• Sometimes plays like an anthropological look at a certain frat bro culture. The one upmanship, the competitiveness, the explanation of what ”being a man” is, 
  • He said attractive?” – Cate’s best moment.
  • Pre 9/11 – so much shenanigans that would never happen around planes these days.
  • The “big gesture” ending, perhaps of that “boombox serenade” from Say Anything (1989).
  • When Bily Bob abd Angelina kiss with everyone’s mouths agape – the same reaction of the whole world to their antics at that time “we fucked in the car.”

Film within context of Cate’s career:

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Cate Blanchett in ‘Babel’

This week we tackle one of Cate Blanchett’s weirdest roles, that of an injured American tourist traveling in Morocco in Babel (2006). To discuss Alejandro González Iñárritu’s film and Blanchett’s penchant to sometimes take on small supporting parts, Murtada welcomes to the podcast Zita Short, critic for InSession Film and Jumpcut Online and host of The 300 Passions Podcast.

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What is the film about?

From IMDB:  Tragedy strikes a married couple on vacation in the Moroccan desert, touching off an interlocking story involving four different families.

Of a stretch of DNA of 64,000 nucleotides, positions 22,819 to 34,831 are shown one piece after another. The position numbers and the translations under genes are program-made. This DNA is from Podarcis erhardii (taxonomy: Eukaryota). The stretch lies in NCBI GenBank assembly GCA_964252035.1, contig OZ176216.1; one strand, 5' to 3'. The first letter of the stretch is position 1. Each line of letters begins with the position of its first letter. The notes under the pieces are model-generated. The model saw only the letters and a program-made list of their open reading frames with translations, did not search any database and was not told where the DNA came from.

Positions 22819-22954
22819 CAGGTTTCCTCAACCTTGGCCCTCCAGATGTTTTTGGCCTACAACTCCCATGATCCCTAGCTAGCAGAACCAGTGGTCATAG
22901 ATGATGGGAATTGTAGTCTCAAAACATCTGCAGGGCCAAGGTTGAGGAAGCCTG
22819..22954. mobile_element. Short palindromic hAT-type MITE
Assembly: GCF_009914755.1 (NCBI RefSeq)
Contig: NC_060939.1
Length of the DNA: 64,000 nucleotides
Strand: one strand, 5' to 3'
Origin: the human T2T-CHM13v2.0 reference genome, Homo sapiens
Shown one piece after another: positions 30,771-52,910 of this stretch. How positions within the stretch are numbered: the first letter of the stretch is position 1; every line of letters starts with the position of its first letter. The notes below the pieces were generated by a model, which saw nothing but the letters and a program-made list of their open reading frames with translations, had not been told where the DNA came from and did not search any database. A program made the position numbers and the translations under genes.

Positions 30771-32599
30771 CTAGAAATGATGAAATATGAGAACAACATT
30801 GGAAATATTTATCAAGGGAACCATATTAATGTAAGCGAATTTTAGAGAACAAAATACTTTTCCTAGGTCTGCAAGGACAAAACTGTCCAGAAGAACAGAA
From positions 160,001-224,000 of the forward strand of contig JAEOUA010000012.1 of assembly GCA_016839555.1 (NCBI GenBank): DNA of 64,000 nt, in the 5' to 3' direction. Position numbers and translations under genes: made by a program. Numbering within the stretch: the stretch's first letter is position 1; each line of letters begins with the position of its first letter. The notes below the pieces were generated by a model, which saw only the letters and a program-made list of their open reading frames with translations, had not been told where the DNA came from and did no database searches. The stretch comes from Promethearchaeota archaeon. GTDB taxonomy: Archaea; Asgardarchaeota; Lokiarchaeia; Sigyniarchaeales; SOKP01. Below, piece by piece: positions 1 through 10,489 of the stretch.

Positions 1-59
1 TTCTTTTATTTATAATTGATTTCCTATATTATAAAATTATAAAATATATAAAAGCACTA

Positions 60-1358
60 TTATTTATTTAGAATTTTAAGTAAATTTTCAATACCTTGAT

Who does Cate play?

Susan Jones, an American tourist who gets injured during a trip to Morocco. 

What year did it come out?

2006

Box Office: US= $34MM Outside US = $101MM

Critical Response: Metacritic : 69    RT: 69 

Cate Blanchett with Brad Pitt on the set of Babel

Topics Discussed:

  • The films of Alejandro González Iñárritu which include Amores Perros, Biutiful, 21 Grams, Birdman and The Revenant.
  • Cate and Brad Pitt – made two films together in quick succession. See also The Curious Case of Benjamin Button (2008). What do we think of them as a screen couple? 
  • The theme of globalization – how people are treated in  “foreign lands,” the Americans in Morocco vs. the Mexicans in the US.
  • Linking the separate stories together by the end is something Iñárritu  loves to do. See also Amores Perros. It feels slightly overengineered.
  • Weird role for Cate; she spends almost the entire movie on the floor of a hut in Morocco.
  • Babel was an Oscar success with nominations for best film and best director (the year The Departed and Martin Scorses won). Also nominated were the performances from Adriana Barraza and Rinko Kikuchi.
  • Are Cate and Brad playing “ugly Americans” abroad? The film does not shy away from presenting them as entitled despite the circumstances that they are in.
  • Lots of familiar faces in the cast. Harriett Walter, young Elle Fanning, Clifton Collins Jr and Michael Pena. Kōji Yakusho from Koreda’s The Third Murder.
  • Babel vs. Crash –  many reviews made the comparison perhaps because of the multiple story lines. Babel is weirder, less sentimental.
Cate Blanchett and Brad Pitt in a scene from Babel

Film within context of Cate’s career:

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Thank You for Your Support

If you are enjoying the podcast, please consider a small donation to help us with maintenance costs.